By Thomas Sellers Jr.
The life of Tipton-Rosemark Academy’s Charli Rice is a trinity.
Three major phases that shape her everyday activities are her faith, music and softball. From the day she was 2-years-old singing ‘This Little Light of Mine’ at Oak Grove Baptist Church in Covington alongside her parents Christa and David, Charli was in love with music.
She spent years traveling with her parent’s Christian singing quartet before transitioning over to her favorite sport softball. Spending a decade developing her pitching skills in softball, Rice matured into a desirable student/athlete for Union University.
On April 7 in the TRA Gymnasium in front of friends, family, teammates, coaches and special guests, Rice made it official with her signature on her letter of intent.
“I get to pursuit my ministry through music and play softball,” Rice said. “This is like a great union for me going to Union.”
Rice will join the Lady Bulldogs and play in the Gulf South Conference for Head Coach Mackenzie Sher. Union Softball is based in Jackson and plays in the NCAA Division II.
Rice will also be spending a lot of her time on campus in the Music Department. The Department of Music at Union University explores a student’s musical gifts to exalt God, inspire others and honor the Lord Jesus Christ. Faculty are professional musicians and dedicated teachers, passionately committed to Christ-centered excellence.
“She’s multi-talented and that’s why she’s going to Union,” TRA Head Coach Johnie Sanfratello said.
Sanfratello came to know Rice while she was in middle school.
After hearing positive things about her pitching skills from some of his current players, the Rice family paid a visit to TRA and Charli requested a “tryout.”
“When she threw the first pitch, I was like ‘Absolutely, I think she made the team,’” Sanfratello recalled.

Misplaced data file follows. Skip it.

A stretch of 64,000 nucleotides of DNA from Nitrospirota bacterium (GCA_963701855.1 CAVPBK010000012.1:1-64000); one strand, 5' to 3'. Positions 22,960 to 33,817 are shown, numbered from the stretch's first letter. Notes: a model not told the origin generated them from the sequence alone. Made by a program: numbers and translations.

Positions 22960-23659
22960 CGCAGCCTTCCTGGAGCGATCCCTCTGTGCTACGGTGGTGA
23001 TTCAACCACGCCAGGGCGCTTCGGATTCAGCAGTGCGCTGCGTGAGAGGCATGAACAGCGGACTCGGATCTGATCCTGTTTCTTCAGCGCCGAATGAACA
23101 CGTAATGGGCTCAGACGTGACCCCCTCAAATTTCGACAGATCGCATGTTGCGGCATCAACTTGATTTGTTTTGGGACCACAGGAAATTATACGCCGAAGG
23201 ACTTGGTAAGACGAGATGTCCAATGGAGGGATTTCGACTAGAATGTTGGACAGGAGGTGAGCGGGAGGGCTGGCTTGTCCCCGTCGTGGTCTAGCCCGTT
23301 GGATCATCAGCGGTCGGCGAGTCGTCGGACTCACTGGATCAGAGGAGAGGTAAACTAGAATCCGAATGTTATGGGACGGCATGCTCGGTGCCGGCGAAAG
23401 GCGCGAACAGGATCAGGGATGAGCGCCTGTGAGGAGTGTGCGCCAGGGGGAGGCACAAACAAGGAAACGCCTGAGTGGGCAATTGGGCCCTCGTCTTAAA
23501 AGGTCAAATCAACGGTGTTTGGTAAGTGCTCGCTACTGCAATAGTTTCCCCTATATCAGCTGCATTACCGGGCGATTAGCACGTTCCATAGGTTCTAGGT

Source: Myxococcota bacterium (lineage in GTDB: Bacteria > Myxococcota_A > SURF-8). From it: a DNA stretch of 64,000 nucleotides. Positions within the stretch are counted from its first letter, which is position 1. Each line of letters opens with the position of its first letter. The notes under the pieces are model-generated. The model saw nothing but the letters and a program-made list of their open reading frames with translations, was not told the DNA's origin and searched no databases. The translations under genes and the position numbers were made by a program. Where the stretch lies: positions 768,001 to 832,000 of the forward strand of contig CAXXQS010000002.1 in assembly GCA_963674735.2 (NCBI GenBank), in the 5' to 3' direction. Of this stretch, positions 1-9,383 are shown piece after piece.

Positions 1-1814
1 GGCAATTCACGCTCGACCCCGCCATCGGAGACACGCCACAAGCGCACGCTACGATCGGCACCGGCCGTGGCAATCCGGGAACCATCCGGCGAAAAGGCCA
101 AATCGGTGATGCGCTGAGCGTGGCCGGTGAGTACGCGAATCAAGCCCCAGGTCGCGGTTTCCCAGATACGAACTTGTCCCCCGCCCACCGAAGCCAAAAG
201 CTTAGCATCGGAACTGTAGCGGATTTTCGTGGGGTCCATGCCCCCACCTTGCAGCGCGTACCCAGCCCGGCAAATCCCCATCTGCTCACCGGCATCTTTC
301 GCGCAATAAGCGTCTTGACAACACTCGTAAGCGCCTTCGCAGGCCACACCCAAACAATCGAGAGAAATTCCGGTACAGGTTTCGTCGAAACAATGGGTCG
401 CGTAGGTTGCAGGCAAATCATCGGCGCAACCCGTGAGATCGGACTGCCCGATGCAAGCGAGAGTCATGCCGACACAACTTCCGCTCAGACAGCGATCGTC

In addition to pitching, Rice was good with the bat wearing the Lady Rebel uniform. Her career stats on the day of her signing April 7 were 131 games played. She batted .353 with 126 hits. She is top 5 all time in doubles with 26. She had 5 home runs and 93 RBIs.
With her glove at first base and in the circle, her fielding percentage was .925. Only 15 errors during that time.
But her calling card of pitching has her among the best ever to do it in Rosemark like Rachel Whitley, Roxanna Kimes, Ashton Needham and the TRA Godmother of the Circle Lyndsey Sterling.
Now Rice is among those greats with an 1.52 ERA, 57 wins and 623 strikeouts. She has won 75 percent of her games for the Lady Rebels. Rice has won 144 games since joining TRA.
Through it all her biggest fan in the dugout has been her toughest critic as well.
“Her and my opinions might differ a little,” Sanfratello said. “If I have a chance to get onto her about something, I’m get onto her. It could be anything. Only because I know she can be good. She’s one of those special ones. You want her to succeed because you know she’s not giving her best effort.